Every fall between October 15 and December 7, many of the 60 million Americans who are eligible for Medicare sit at their kitchen table, log onto a computer, and go through the annual ritual of selecting how they want to receive their benefits. Consumers must make a choice as to whether to have their benefits administered by the federal government (Medicare fee-for-service or FFS) or through a private sector plan (Medicare Advantage or MA).
Today, 37 percent of these Americans (nearly 22 million) have chosen MA plans,1 administered by payers, who are private sector organizations. That number is expected to grow almost 10 percent to more than 24.4 million after this fall’s open selection period, according to the Centers for Medicare & Medicaid Services (CMS). With so much attention focused on the current debate over the merits of Medicare for All, it is easy to lose sight of this important development in the marketplace.
McKinsey’s Center for US Health System Reform recently completed independent research on the widening array of options available to consumers selecting MA plans this fall, based on public use data files from CMS. Two realities with major implications for the healthcare system stand out. First, we see payers improving affordability for consumers, with average out-of-pocket maximums for $0 premium plans (seniors pay no monthly premium beyond their Part B premiums in these plans) lowered by 4 percent, and in some markets a new wave of products that give seniors a refund on their Medicare Part B premiums. Second, MA consumers have a burgeoning set of supplemental benefit options, in addition to the traditional and federally mandated benefits. These benefits focus on a spectrum of care such as nicotine replacement therapy and caregiver support. Add it all up and what you have is interesting: Against the backdrop of an industry that has been criticized for persistently risings costs without much to show in terms of benefits (e.g., alarmingly, life expectancy in the United States is declining), seniors in the United States may experience an opportunity to effectively get more for less.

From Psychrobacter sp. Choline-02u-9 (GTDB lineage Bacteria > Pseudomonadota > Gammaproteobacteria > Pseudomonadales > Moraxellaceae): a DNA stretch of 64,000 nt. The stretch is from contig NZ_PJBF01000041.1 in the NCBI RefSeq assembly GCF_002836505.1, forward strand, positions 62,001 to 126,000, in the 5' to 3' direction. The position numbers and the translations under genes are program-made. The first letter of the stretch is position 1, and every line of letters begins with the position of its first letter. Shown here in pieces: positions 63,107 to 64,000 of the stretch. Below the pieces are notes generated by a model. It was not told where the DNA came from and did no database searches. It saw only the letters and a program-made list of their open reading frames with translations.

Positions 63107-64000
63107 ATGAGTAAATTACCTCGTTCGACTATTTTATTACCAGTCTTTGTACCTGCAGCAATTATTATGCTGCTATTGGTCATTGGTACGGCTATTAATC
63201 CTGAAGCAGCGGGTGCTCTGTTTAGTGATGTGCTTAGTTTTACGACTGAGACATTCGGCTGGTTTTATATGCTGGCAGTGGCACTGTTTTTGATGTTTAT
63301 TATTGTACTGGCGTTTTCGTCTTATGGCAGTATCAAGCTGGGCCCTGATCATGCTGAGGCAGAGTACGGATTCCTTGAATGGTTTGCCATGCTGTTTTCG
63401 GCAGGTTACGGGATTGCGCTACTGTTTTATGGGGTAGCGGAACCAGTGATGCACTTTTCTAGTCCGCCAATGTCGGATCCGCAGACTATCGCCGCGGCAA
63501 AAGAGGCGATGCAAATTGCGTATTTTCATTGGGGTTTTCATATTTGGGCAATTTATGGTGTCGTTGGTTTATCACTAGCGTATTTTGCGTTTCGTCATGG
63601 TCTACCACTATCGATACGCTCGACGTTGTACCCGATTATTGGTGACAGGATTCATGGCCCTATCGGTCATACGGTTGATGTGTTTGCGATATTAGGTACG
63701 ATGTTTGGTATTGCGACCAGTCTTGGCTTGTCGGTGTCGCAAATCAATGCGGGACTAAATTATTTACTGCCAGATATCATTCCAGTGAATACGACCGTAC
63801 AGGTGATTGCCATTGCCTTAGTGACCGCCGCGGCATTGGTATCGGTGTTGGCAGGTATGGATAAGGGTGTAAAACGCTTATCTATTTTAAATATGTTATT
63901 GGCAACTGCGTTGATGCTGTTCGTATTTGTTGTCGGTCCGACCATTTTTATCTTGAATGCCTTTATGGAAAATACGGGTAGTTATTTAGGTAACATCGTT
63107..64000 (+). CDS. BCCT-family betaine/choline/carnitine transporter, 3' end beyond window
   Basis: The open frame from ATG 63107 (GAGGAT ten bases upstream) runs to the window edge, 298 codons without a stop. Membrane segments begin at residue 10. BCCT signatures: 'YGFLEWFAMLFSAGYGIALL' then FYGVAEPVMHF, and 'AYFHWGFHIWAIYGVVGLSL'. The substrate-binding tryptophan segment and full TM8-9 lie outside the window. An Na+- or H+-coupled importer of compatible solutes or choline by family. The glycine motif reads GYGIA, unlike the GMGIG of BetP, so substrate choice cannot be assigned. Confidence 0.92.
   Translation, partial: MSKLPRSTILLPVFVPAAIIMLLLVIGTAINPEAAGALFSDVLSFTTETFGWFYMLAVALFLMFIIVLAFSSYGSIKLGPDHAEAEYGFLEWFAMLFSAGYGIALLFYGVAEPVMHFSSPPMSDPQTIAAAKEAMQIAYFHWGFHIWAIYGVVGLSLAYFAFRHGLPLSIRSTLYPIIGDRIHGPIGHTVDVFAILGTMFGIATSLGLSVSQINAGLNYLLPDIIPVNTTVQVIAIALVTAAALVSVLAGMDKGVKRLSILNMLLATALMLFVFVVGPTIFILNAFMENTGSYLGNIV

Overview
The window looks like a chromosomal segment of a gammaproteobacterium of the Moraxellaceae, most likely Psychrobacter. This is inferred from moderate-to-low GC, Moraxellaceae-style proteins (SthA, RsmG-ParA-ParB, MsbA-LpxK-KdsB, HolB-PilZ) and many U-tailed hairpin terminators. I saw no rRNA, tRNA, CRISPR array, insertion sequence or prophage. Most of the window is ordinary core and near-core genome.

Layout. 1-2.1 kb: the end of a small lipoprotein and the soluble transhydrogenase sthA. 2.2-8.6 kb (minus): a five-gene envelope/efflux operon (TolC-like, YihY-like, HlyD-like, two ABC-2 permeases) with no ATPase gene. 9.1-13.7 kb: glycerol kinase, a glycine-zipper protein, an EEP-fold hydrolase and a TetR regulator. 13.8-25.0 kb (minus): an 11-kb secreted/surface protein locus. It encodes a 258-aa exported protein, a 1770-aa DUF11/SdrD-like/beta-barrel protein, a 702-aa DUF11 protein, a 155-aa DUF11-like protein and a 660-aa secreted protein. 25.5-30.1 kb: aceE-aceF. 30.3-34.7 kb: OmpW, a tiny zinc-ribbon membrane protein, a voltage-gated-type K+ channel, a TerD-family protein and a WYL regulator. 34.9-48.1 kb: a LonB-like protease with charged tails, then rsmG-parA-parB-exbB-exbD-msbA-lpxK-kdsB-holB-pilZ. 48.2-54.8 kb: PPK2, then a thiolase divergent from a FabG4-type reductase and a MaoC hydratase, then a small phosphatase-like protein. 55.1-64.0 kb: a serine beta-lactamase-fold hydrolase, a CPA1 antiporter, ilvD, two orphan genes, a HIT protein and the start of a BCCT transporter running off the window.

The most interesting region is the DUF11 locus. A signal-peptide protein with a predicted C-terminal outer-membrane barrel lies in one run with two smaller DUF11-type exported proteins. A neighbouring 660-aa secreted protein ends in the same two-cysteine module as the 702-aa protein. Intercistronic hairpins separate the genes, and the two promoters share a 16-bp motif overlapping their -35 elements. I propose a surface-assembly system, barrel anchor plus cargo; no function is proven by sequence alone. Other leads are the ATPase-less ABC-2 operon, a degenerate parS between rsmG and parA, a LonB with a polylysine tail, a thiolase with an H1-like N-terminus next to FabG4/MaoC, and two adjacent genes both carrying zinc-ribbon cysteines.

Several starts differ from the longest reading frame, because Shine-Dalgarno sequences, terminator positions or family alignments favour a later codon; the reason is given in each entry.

Since 2009, the percentage of seniors choosing MA plans has risen by 92 percent.2 Why are more seniors choosing MA plans? One reason: Many MA plans offer more benefits and have the potential of lowering what seniors pay. Whether through limiting size of provider networks, care management, prior authorization for high-cost treatments that could cause delays, payment reductions to providers, novel arrangements with providers (which may vary in quality), or other cost savings measures, MA plans are able to cover guaranteed Medicare benefits at a 9 to 10 percent discount to Medicare FFS.3 (When total payments to MA plans are taken into account, MA received 1 to 2 percent higher payments than FFS, in part due to a policy choice to fund “supplemental benefits” in MA.) These plans can either lower costs for Medicare members or offer them extra benefits on top of the ones guaranteed by the federal government. For example, MA plans must cap seniors’ out-of-pocket costs at $6,700 (in network) each year.4 That’s a stipulation not applied to Medicare FFS. MA plans also often offer vision, dental, and fitness benefits. Of course, innovation continues to occur in Medicare FFS as well—for example, CMS began reimbursing for an expanded set of telehealth services, which can enable more convenient access to care, for example, in rural areas and for individuals with behavioral health issues. The agency has also taken steps to promote access to innovative therapies for fee-for-service consumers, including chimeric antigen receptor (CAR) T-Cell cancer therapy.5 Seniors typically give Medicare FFS quality an estimated 85 percent approval rating, according to an annual survey by CMS.